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The International Writers Magazine: Life Stories

The Man in the Orange Suit
Adam Graupe

The driveway winded and twisted through hills and pine.  A mile up the driveway stood a shack surrounded by hundreds of destroyed televisions.  I left the package by the front door, rang the bell and began to walk away. 

A gaunt man stepped out from the shadow of a weeping willow tree and stalked toward me.  He was dressed in a bright orange suit and his eyes twitched. 

 “There you go.”  I said pointing to the package.
 He looked up and swatted his arms at the sky above.  It was January in Wisconsin, and no insects were near him.
 I walked away and he followed.  I had my key in my right hand and put it between two fingers and formed a fist with the tip of the key sticking out.  He circled me and bit his left arm.  He took a second generous bite, looked me in the eye, and spit something out.
 He spoke.  “I’m happy.”
 “What?”  I said.
 “I’m happy.”  He said. 
 “Good.”  I smiled and walked backward. 
 “You better not hurt him.”  His voice quavered.
 “What?”  I said.
“I won’t hurt him.”  He said this in a normal tone, but his voice quavered again with “You better stop it.  You don’t want to go back to jail do you?” 
I stood silent and stared.
He resumed his other voice.  “I don’t want to go back to jail!” 
 “Then you better stop what you’re planning!” 
 He smiled.  “I’m happy!”  He pointed toward me.  “I’m happy I’m not that guy.  Because that guy is an asshole!” 
 The quavering voice retorted “don’t call that guy an asshole even though he looks like one!”           
 “But he’s a real asshole, and I don’t want to go back to jail!”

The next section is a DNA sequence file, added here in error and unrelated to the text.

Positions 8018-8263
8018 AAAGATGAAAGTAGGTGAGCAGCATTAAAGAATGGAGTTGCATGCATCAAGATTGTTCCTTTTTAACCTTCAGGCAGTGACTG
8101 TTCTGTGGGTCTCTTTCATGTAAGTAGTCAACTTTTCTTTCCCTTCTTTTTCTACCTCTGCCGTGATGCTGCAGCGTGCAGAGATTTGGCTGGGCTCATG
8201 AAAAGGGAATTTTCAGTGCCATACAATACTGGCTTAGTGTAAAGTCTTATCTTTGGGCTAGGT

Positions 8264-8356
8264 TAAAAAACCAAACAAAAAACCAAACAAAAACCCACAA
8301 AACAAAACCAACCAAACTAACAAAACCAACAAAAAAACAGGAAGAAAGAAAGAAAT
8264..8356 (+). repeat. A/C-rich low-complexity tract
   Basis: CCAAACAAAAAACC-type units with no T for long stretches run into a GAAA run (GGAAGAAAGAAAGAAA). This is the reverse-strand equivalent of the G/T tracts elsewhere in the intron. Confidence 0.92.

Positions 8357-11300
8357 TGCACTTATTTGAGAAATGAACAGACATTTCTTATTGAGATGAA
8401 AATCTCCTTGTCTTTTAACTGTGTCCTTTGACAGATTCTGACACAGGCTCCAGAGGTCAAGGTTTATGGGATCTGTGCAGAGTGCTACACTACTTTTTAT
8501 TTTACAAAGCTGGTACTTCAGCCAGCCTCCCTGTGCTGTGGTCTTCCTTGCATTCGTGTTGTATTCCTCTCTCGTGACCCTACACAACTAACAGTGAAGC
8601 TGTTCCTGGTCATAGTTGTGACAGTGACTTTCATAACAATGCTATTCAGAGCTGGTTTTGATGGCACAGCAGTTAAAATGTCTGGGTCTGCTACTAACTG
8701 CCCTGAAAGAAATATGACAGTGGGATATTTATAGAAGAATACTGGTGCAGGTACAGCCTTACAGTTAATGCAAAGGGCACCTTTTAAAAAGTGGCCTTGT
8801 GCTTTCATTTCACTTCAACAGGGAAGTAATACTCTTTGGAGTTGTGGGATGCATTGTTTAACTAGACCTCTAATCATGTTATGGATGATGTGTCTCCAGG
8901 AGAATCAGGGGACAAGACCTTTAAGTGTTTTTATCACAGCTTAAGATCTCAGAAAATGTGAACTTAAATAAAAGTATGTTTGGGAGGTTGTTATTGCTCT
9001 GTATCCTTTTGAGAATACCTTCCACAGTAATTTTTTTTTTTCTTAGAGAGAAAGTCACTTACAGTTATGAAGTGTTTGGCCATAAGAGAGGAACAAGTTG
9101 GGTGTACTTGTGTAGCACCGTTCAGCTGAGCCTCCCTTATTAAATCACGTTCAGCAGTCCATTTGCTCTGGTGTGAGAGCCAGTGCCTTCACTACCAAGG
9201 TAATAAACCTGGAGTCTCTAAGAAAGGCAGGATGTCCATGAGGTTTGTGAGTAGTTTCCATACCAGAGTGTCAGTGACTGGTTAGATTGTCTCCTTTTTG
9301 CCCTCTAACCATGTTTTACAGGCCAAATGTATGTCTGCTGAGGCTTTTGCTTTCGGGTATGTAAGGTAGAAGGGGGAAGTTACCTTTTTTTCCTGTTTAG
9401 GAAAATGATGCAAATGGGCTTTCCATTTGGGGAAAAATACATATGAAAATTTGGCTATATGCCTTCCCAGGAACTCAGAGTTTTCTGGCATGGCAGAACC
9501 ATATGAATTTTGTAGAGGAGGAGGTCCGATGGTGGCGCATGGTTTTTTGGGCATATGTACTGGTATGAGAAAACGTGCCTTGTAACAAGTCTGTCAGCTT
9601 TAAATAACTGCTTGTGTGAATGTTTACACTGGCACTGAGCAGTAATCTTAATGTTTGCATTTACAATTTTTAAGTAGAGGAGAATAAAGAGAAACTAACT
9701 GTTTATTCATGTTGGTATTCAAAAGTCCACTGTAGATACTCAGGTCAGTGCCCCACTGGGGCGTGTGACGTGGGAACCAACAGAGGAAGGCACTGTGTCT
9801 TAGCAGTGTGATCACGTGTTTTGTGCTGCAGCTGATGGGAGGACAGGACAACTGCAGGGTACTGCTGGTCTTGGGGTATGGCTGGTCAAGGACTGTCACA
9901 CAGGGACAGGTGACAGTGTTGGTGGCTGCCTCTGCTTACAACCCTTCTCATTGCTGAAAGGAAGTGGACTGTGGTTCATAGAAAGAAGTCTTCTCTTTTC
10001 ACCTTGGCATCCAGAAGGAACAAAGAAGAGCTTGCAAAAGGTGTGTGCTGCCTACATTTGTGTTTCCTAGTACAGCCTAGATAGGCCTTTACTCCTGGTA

“Then you better not do it!”
The man in the orange suit walked closer, and it struck me that the best defense against him was empathy.  I raised my arms up and swatted at something imaginary flying above my head.  He froze.  Our eyes locked.  I reasoned he thought we were one and the same, and he muttered something incoherent about television. 
I sprinted to my van, stepped in and locked the doors.  I raced off and thought about him and what sort of life he lived.  What had driven him to insanity?  Genetics?  Environment?  As I delivered throughout my day I concocted a story about how he was driven to insanity by genetics and consumerism. 
I later sat down at my computer and typed a short story. The man in the orange suit’s name was changed to Scott, and Zelda was the woman he loved.  They fell in love at first sight during college orientation.
A month later Zelda took Scott home to meet her materialistic parents, and they disapproved of Scott because he was poor.  The next week Zelda broke off the affair.  On Halloween, Scott, dressed in the same orange suit he wore to this day, proposed to Zelda.  She rejected and he began to stalk her.  Police reports were filled.  He was expelled.  Zelda’s parents transferred her to another college back east, and she changed her name.  Scott’s stress along with the genetic predisposition for mental illness begat a life-long bout with schizophrenia 
Schizophrenia.  To Scott, the word meant a thousand peanut-sized spaceships that each shouted a thousand different angry voices and swarmed about his skull.  He believed that older televisions transmitted signals that guided the spaceships toward him.  This accounted for the hundreds of shot-up televisions piled in his yard. 
Something about the story was forced.  It was better to stick to truth in fiction.  But what was the true story behind the man in the orange suit and his insanity?  Ernest Hemmingway once wrote that being insane was like being in love all the time, only the love always worked out, but the man in the orange suite defied Hemmingway’s theory.  I gave up on writing and life continued on. 

© Adam
Graupe march 2008
totalratbag at

Adam Graupe is published in Nuvein Magazine, Ovi Magazine, Pen Pusher,, Scars Publications, and soon Burst. 
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